Researchers at the University of Virginia School of Medicine have determined that a rare childhood cancer, medulloblastoma, forms an unexpectedly intricate network to drive its growth. Some tumor cells actually turn into another type of cell altogether. The discovery raises the exciting possibility that doctors may be able to intervene to stop the disease – and possibly other cancers as well.
Radiation oncologists at the University of Louisville have for the first time in the U.S. treated a metastatic brain tumor with intraoperative radiation therapy supplied with the use of iCAD’s Xoft Axxent Electronic Brachytherapy System.
Glioblastomas are relentless, hard-to-treat, and often lethal brain tumors. Yale scientists have enlisted a most unlikely ally in efforts to treat this form of cancer — elements of the Ebola virus. The irony is that one of the world’s deadliest viruses may be useful in treating one of the deadliest of brain cancers,”
A study published in JAMA Oncology confirmed an association between maximal resection of contrast-enhanced tumor and overall survival (OS) in patients with glioblastoma across all subgroups.
Additionally, the researchers found that maximal resection of non-contrast-enhanced tumor was associated with longer OS in younger patients, regardless of isocitrate dehydrogenase (IDH) status, and among patients with IDH-wild-type glioblastoma regardless of the methylation status of the promoter region of the DNA repair enzyme O6-methylguanine-DNA methyltransferase.
A cancer tumor's ability to mutate allows it to escape from chemotherapy and other attempts to kill it. So, encouraging mutations would not be a logical path for cancer researchers. Yet a Mayo Clinic team and their collaborators took that counterintuitive approach and discovered that while it created resistance to chemotherapy, it also made tumors sensitive to immunotherapy.
Survival may more than double for adults with glioblastoma, the most common and deadly type of brain tumor, if neurosurgeons remove the surrounding tissue as aggressively as they remove the cancerous core of the tumor.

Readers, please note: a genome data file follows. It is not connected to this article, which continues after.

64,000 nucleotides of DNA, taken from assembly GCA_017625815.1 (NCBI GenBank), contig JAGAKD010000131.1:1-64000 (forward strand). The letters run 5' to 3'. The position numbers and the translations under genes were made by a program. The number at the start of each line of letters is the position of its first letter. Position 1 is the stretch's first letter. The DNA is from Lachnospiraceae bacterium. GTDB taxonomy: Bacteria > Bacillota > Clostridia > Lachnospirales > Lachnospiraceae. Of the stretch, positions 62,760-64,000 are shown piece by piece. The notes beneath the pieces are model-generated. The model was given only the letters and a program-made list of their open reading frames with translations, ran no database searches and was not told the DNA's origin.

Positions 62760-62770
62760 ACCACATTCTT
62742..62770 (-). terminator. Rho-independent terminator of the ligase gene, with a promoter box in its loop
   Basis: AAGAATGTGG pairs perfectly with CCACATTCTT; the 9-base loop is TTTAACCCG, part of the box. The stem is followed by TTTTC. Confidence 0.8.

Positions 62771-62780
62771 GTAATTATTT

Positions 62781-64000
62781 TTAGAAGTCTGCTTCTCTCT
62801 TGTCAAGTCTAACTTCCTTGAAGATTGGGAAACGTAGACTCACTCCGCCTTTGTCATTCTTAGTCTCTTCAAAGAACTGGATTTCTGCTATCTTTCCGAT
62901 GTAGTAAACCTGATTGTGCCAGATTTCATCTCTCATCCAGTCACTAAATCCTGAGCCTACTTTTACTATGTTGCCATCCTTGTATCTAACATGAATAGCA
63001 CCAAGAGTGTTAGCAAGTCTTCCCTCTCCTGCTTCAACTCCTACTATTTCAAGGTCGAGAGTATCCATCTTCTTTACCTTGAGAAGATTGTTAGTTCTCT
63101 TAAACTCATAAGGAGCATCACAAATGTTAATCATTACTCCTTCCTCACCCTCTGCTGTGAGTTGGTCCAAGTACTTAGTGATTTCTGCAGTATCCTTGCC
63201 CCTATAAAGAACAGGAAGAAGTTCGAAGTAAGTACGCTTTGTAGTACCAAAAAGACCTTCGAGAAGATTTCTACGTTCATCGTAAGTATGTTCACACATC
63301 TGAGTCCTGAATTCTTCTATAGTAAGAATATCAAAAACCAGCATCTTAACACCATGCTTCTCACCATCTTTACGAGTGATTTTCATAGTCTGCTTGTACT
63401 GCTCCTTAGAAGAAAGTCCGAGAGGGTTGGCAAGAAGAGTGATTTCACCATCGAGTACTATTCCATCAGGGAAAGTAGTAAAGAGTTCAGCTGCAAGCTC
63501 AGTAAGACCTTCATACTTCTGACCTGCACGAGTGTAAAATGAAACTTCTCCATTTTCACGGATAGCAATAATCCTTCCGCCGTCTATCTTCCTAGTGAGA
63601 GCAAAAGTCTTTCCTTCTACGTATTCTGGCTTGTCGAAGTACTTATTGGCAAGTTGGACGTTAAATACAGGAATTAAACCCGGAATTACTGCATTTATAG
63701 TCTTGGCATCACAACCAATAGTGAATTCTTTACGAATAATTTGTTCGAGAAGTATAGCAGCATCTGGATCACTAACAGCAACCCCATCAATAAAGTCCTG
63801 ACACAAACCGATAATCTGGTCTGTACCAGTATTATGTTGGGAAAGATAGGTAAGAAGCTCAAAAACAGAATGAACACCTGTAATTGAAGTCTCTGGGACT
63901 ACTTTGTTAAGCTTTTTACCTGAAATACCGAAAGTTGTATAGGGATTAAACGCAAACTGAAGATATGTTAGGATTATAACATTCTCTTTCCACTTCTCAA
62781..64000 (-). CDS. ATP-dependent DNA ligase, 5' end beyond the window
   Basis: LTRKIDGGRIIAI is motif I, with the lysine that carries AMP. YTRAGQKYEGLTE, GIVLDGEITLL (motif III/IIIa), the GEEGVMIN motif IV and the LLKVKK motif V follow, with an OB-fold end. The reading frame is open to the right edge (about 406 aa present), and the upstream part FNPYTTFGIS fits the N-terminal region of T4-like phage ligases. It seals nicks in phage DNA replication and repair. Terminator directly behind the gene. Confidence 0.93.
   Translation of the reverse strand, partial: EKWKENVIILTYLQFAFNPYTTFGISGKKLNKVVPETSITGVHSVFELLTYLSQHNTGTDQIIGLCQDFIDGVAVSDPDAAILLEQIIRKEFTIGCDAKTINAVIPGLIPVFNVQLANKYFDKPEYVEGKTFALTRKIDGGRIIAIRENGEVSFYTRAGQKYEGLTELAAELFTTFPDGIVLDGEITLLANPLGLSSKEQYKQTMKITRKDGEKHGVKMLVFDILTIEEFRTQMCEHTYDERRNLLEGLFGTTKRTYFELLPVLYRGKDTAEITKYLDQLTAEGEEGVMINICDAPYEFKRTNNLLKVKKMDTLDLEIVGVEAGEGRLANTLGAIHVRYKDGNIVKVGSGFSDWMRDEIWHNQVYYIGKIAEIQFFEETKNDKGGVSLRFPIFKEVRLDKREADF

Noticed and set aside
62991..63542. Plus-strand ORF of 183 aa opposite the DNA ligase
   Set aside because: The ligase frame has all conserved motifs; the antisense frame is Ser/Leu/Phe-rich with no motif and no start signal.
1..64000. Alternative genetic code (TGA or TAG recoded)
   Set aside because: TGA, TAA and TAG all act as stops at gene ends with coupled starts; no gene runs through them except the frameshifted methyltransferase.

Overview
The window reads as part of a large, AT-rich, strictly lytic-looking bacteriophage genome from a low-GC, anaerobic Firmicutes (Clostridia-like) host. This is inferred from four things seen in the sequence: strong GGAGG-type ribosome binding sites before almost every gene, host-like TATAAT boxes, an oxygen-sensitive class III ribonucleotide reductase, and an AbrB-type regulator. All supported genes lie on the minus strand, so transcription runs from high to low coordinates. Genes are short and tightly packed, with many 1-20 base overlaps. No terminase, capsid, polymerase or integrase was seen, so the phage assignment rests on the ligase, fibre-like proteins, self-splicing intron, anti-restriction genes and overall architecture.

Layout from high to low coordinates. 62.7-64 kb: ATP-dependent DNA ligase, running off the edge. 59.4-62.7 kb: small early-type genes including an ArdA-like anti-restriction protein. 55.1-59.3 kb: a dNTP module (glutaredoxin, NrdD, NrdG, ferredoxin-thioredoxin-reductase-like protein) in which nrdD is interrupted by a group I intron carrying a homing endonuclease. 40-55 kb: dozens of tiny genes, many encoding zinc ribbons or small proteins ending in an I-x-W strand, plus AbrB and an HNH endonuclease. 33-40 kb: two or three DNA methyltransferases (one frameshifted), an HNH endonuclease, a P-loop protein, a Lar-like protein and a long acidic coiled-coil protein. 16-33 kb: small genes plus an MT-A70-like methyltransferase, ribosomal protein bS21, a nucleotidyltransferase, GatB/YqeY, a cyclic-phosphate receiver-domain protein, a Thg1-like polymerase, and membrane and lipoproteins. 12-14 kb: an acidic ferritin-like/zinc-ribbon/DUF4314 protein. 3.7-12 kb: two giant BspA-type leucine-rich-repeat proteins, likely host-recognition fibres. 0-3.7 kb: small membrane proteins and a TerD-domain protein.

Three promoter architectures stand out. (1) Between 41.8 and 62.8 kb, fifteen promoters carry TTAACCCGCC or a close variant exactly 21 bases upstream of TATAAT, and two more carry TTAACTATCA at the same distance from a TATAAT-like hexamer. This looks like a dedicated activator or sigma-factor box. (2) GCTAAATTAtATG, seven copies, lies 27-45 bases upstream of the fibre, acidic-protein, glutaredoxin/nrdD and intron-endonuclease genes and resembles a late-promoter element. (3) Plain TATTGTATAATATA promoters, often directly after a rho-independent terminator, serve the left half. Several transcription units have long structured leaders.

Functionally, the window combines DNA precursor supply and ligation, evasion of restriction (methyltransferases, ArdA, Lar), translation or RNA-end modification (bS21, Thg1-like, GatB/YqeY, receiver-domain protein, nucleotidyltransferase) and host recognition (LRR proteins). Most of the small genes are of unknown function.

This discovery, reported in a retrospective study headed by researchers at UC San Francisco, is welcome news for those in the glioblastoma community, which celebrated its last breakthrough in 2005 with the introduction of the chemotherapy drug temozolomide.
Sam underwent DNA and RNA genomic sequencing at Mott to confirm which mutation was driving his cancer and help match him with an unconventional treatment to target that specific mutation. The sequencing results convinced doctors to treat the teen with a drug called everolimus – typically used to prevent rejection of organ transplants and in the treatment of renal cell cancer, not brain tumors.
Research in cell cultures and animal models suggests that scientists may be able to use a modified poliovirus to mount an immune response against brain tumor cells. Scientists know that the poliovirus is the pathogen that causes poliomyelitis, a disease that affects the central nervous system, potentially causing disability and, in the most severe cases, death.
Chinese researchers have developed robotic worms that can move through blood vessels to reach patients’ brains and directly destroy the tumors, avoiding the serious side effects of conventional treatments. According to an article in the South China Morning Post, researchers were able to create robotic worms that can travel through blood vessels to reach patients’ brains and target tumors directly.